Exeter Branch report: Feb to Jul 2016


Our first lecture of the year (February 2016) was given by Colin Vosper on ‘Maritime shortcuts – canals in the West Country and abroad’. His ingeniously animated PowerPoint presentation illustrated the work of Victorian canal builders who devised mini-canal routes for tub-boats across the South West Peninsula to avoid treacherous sea passages around Land’s End. Prominent figures at the time were James Fussell IV (1748–1832) – an iron master and inventor; John Rennie (1761–1821) – the famous Scottish engineer; and James Green (1781–1849) – civil engineer and canal expert. Of the featured canals, the Bude Canal was remarkable for the adoption of inclined planes to haul tub boats on wheels to the upper levels instead of using locks, and the Grand Western Canal has a high level section at Tiverton and a lower section to Taunton. None of the canals however managed to traverse the entire peninsula, yet those sections that were completed proved to be successful commercial ventures. The talk was concluded with a time-lapse video of the journey from the Atlantic to the Pacific Ocean along the Panama Canal, arguably the greatest canal that was ever built.

Moving from artificial to natural waterways, our second lecture (March 2016) was given by Dr Jenny Bennett on ‘Exeter and its river – tracking changes from 4000 BC’. By integrating geological, archaeological, historical and cartographic data, she and her co-workers were able to recreate the chronology of the ever-changing flow patterns and the development of the floodplains. This included a long history of channel abandonment, the creation of new channels and the reoccupation of former channels in response to flood events and longer-term changes in climate. Special mention was made of the nature of the River Exe at Exeter, whose ancient configuration fell somewhere between a meandering and a braided system, and its impact on the industrial development of the medieval city with respect to the placement of leats, weirs and mills. Furthermore, the river in those days was much broader and shallower, allowing it to be forded at low water. Another revelation was that some of the Exeter Ship Canal probably follows the route of an abandoned channel (or channel segments) because in places it is far from straight.

Our popular annual country house visit led by Neil Macaulay (May 2016) was to Bridwell House at Uffculme set within 100 acres of late 18th century parkland with an ornamental lake and freely roaming herds of red and fallow deer. The Grade I listed Georgian house was built in Regency style between 1774 and 1779 by Richard Hall Clarke, whose family occupied the property until it was acquired by Lord Ivar Mountbatten in 1997 (Earl Mountbatten of Burma was his great uncle). The main reception rooms display fine decorative ceilings and command expansive views across the Culm Valley and the rolling hills of Devon. The original chapel was replaced by a Gothic-style structure in 1809, which was never consecrated because Clarke used it as a museum to house Captain Cook’s artefacts, acquired during his travels around the world. A cream tea was taken in the Orangery, an attractive building surrounded by south-facing gardens.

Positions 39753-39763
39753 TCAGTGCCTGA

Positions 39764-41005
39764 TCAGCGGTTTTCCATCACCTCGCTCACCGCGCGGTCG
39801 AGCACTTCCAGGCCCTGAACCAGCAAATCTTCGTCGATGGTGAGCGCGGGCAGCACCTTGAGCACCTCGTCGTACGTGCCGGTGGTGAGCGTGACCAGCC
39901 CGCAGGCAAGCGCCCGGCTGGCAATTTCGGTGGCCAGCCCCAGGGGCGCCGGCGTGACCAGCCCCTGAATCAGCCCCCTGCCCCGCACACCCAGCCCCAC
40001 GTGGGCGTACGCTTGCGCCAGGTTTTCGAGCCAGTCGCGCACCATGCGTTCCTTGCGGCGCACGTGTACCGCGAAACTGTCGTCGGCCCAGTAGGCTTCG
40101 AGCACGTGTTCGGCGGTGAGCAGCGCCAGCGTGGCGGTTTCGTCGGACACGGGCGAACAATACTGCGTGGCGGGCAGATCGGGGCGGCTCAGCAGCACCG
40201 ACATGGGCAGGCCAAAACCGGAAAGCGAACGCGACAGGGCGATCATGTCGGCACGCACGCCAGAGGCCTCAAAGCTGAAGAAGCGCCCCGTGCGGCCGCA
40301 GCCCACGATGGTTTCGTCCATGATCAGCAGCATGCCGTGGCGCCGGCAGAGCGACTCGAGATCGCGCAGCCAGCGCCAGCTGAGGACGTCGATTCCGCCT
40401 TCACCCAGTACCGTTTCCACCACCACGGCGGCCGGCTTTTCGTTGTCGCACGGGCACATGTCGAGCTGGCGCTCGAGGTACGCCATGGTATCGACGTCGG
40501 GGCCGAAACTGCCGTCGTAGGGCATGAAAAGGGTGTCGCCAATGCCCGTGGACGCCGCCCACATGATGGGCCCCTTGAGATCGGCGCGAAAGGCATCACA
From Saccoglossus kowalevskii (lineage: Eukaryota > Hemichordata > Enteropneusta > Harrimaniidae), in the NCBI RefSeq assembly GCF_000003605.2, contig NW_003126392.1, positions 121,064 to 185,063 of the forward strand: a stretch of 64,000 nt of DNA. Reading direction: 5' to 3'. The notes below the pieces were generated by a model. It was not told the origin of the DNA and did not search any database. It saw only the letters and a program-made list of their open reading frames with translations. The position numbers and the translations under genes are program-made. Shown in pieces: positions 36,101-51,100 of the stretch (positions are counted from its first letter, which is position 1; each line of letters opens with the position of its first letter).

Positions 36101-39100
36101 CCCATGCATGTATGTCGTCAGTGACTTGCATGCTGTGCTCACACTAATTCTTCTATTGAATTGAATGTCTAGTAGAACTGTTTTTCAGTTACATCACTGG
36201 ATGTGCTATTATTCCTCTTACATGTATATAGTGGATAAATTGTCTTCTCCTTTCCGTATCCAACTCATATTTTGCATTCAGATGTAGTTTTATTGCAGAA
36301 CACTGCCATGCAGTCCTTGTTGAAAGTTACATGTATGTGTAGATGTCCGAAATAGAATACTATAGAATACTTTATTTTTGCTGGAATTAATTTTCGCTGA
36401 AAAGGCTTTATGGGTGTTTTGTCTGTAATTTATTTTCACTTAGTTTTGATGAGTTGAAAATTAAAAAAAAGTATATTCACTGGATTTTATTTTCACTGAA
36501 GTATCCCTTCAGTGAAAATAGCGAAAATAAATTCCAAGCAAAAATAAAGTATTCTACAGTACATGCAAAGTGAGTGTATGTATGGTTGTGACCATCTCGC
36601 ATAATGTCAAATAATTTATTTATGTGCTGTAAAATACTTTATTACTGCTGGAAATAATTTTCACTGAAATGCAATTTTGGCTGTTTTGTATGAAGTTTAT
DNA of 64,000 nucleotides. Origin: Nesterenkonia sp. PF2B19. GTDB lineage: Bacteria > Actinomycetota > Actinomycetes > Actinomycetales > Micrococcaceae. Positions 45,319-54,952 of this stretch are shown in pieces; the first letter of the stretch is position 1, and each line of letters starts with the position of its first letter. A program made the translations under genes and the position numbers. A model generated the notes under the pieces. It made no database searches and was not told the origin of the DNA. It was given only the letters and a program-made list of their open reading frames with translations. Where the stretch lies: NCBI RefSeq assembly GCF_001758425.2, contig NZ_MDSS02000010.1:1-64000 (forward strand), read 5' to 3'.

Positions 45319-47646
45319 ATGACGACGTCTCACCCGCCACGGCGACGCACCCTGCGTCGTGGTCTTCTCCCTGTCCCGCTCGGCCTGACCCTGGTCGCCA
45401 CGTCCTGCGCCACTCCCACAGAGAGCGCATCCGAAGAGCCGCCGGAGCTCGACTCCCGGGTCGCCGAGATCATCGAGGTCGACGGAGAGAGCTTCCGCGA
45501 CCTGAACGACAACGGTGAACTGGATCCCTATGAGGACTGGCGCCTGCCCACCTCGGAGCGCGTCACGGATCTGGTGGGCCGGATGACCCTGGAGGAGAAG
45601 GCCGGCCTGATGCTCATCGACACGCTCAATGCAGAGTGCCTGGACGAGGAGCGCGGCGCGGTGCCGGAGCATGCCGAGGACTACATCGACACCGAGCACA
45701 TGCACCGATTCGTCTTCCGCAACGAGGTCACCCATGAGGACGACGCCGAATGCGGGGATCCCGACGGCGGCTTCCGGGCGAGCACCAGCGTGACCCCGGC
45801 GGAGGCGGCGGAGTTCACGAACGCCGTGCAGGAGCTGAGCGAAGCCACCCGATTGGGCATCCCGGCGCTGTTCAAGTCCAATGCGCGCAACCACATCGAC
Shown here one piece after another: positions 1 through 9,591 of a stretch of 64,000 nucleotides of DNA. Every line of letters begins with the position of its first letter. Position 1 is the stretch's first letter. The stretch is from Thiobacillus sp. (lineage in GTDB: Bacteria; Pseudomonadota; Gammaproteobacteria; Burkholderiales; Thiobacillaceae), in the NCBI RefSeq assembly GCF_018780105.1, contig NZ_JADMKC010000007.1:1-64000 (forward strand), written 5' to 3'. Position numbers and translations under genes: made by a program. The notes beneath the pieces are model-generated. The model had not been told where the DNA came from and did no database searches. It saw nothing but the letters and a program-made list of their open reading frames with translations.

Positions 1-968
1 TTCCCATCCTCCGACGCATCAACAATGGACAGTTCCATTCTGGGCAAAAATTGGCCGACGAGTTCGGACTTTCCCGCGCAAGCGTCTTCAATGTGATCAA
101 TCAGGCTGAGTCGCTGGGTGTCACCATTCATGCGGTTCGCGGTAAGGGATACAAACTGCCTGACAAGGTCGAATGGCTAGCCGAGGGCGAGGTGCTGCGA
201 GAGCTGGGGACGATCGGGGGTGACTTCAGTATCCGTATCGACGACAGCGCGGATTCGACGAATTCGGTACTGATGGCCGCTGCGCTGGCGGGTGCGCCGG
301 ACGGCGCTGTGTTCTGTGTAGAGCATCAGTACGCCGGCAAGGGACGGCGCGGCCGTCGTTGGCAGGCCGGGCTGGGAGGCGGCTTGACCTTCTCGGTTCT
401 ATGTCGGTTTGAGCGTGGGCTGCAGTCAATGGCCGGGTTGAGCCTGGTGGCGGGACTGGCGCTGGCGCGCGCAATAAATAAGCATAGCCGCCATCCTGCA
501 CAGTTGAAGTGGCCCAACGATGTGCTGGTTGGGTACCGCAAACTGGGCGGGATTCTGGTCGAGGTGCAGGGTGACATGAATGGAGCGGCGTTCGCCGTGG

In July 2016, our annual ‘Meet & Greet’ event for new members was held in Tuckers Hall in Exeter, which has been occupied by the Incorporation of Weavers, Fullers & Shearmen since 1471. Having been introduced to the workings of the Devonshire Association, participants were given a brief history of the building followed by a walk around the ultramodern exhibition, including a virtual tour touch screen and a working fulling model.

A joint Exeter and South Devon branches Topsham to Exmouth afternoon excursion also took place in July, beginning at Holman Way car park with a guided tour of historic Topsham led by members of the Topsham Society. After a break for refreshments, participants enjoyed an exclusive Stuart Lines cruise to Exmouth Marina with a commentary by Tony Buller on the physical characteristics of the Exe Estuary and the development of the middle estuary villages. He concluded that most of the upper estuary has either disappeared or has been changed beyond recognition due to human intervention. The natural features of the middle estuary, however, have generally remained the same for hundreds of years. However its western margin has been straightened and sealed by railway embankments, and the originally uninhabited sand and gravel spit at The Point (Exmouth) was converted to a more permanent deep-water port (after an Act of Parliament in 1864) and is now home to the Exmouth Marina and the Quay Estate luxury apartments. Participants returned to Topsham from Exmouth Station via the picturesque, east bank Avocet railway.

Finally, we are delighted to announce that Katharine Harris has agreed to put her name forward at our October AGM as a replacement for Dr Margaret Fuest as Treasurer. Margaret will remain as a committee member after many years of excellent service as an officer. The branch, however, still urgently requires additional volunteers to boost the committee and help expand its activities during the next few years. Please contact Chairman Geoffrey Harding if you are interested in joining us.

Antony T Buller


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